|Jack Andraka is a teen who will help cure cancer. (Harper Collins)|
Jack Andraka was just fifteen years old when he came up with the idea of a device to detect the early stages of different cancers, one of which is pancreatic cancer. Andraka had recently lost a family friend when the idea came to him. Jack is still working on his project, Andraka first developed his idea in biology class, he is now only nineteen and working to get his invention off the ground, and has received many awards for his outstanding achievements.
Jack came up with his ground-breaking idea of a cancer test while in a high school biology class. One of the main markers of many cancers is the presence of mesothelin, and while he was in class he learned of antibodies "I thought maybe if I lace mesothelin-specific antibodies into a network of carbon nanotubes I would have a network that reacts only to mesothelin [in a blood sample] and would change its electrical properties based on the amount present." As the mesothelin proteins attach to the antibodies, the gaps between nanotubes widen, weakening the network's conductivity-a signal detectable with a simple ohmmeter (Cossins). Andraka's invention of what is essentially a filter paper is drastically cheaper than the standard test cancer patients go through. The test Andraka came up with can be conducted with a 50 dollar ohmmeter from Home Depot or insert the test paper into any type of diabetic device.
After receiving many rejections Andraka was invited to work with Anirban Maitra at Johns Hopkins University. For several months Andraka worked at JHU. He was able to come out with progress, even when he had a few setbacks. Andraka won the 2012 Intel International Science and Engineering Fair, awarding him with 75,000 dollars in scholarship money. Now, at nineteen, Jack's groundbreaking results have earned him international recognition, most notably a 2014 Jefferson Award, the nation's most prestigious public service award, 1st place winner in the 2014 Siemens We Can Change the World Challenge, the 2012 Intel ISEF Gordon Moore Award, the 2012 Smithsonian American Ingenuity Youth Award, a spot on Advocate Magazine's 2014 40 under 40 list, a fellowship as a National Geographic Explorer, and he's also the 2014 State of Maryland winner of the Stockholm Water Prize. (About Jack Andraka) Andraka is trying to get his work patented and is even working towards getting more funding to continue his research (Upbin).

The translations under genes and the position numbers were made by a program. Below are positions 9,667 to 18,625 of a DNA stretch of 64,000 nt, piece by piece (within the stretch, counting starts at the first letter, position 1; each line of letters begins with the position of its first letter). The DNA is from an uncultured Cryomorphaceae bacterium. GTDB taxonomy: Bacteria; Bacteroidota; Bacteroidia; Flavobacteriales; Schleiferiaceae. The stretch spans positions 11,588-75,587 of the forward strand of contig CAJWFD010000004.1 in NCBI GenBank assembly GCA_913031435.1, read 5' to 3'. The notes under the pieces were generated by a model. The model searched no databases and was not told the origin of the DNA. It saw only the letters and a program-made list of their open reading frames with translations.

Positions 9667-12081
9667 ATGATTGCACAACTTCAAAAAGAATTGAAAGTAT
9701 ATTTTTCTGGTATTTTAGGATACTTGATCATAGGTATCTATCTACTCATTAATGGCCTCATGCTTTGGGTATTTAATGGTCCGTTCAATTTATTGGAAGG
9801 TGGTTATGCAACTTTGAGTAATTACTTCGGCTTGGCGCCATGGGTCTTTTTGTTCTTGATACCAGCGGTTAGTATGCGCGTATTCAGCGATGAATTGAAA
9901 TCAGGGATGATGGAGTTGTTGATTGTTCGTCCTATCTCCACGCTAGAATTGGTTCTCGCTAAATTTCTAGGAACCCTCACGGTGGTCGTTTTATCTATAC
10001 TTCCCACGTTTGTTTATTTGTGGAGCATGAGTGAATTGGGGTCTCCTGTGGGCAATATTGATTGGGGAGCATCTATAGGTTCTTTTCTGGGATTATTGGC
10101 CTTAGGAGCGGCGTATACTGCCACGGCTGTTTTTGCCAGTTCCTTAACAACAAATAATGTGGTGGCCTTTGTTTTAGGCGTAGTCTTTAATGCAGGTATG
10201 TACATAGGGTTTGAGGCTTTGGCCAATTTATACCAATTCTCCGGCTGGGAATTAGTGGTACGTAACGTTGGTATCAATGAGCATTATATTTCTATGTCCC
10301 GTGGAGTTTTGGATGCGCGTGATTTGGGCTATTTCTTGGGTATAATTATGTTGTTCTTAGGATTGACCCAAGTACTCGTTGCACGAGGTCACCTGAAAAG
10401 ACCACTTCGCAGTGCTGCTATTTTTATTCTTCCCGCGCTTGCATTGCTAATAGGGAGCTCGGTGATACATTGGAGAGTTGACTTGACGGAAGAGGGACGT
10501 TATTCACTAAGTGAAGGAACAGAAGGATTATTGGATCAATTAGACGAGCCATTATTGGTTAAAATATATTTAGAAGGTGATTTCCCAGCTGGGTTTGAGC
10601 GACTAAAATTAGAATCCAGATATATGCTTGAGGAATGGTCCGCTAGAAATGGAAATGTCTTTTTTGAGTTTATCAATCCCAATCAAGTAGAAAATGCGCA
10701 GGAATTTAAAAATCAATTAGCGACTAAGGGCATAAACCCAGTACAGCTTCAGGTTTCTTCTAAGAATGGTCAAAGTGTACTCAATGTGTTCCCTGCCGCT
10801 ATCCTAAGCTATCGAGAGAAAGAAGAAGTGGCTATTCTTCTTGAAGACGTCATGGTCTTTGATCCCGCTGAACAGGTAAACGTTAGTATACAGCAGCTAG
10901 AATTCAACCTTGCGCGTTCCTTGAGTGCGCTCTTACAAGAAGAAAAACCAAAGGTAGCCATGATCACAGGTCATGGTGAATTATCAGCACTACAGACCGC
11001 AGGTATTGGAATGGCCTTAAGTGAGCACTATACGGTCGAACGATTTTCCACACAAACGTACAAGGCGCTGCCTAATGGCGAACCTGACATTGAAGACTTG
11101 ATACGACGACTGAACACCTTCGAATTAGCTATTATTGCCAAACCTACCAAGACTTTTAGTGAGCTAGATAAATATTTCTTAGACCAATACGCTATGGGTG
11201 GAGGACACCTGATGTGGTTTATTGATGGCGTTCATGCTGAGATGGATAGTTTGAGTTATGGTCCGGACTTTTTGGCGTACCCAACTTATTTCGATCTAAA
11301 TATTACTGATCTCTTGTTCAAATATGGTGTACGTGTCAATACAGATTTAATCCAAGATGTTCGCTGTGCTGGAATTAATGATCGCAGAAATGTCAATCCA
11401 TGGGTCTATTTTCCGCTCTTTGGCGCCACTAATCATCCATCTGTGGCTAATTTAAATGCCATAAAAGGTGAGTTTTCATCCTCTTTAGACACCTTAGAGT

|Jack Andraka (Photography by Danielle Levitt)|
Jack Andraka has been interested in science and technology his entire life. His father was an engineer and encouraged his sons to think scientifically. In sixth grade Andraka won his first science competition and won second place. He continued to enter competitions in seventh, eighth, and ninth grade, winning gold each year. While in high school Andraka took numerous advanced placement classes. His parents always wanted him to do good in school. When Andraka first was invited to work at JHU his mother would spend hours driving him to and from the university. She believed that the work he was doing was going to really help people. It is hard to believe that someone so young can invent a device that is affordable and more effective than the ones today.
Andraka is proof that you do not have to be old and experienced to
improve the world. When given the chance he could be the one to start
the end of cancer. First he invents the preemptive test, then the next
thing is that cancer is just a small disease that can be cured. People
like Jack Andraka will be the ones to help make mankind healthier, and
help further medical knowledge. It starts with cancer and soon we have
cures for brain tumors, mental illness, and quite possibly death.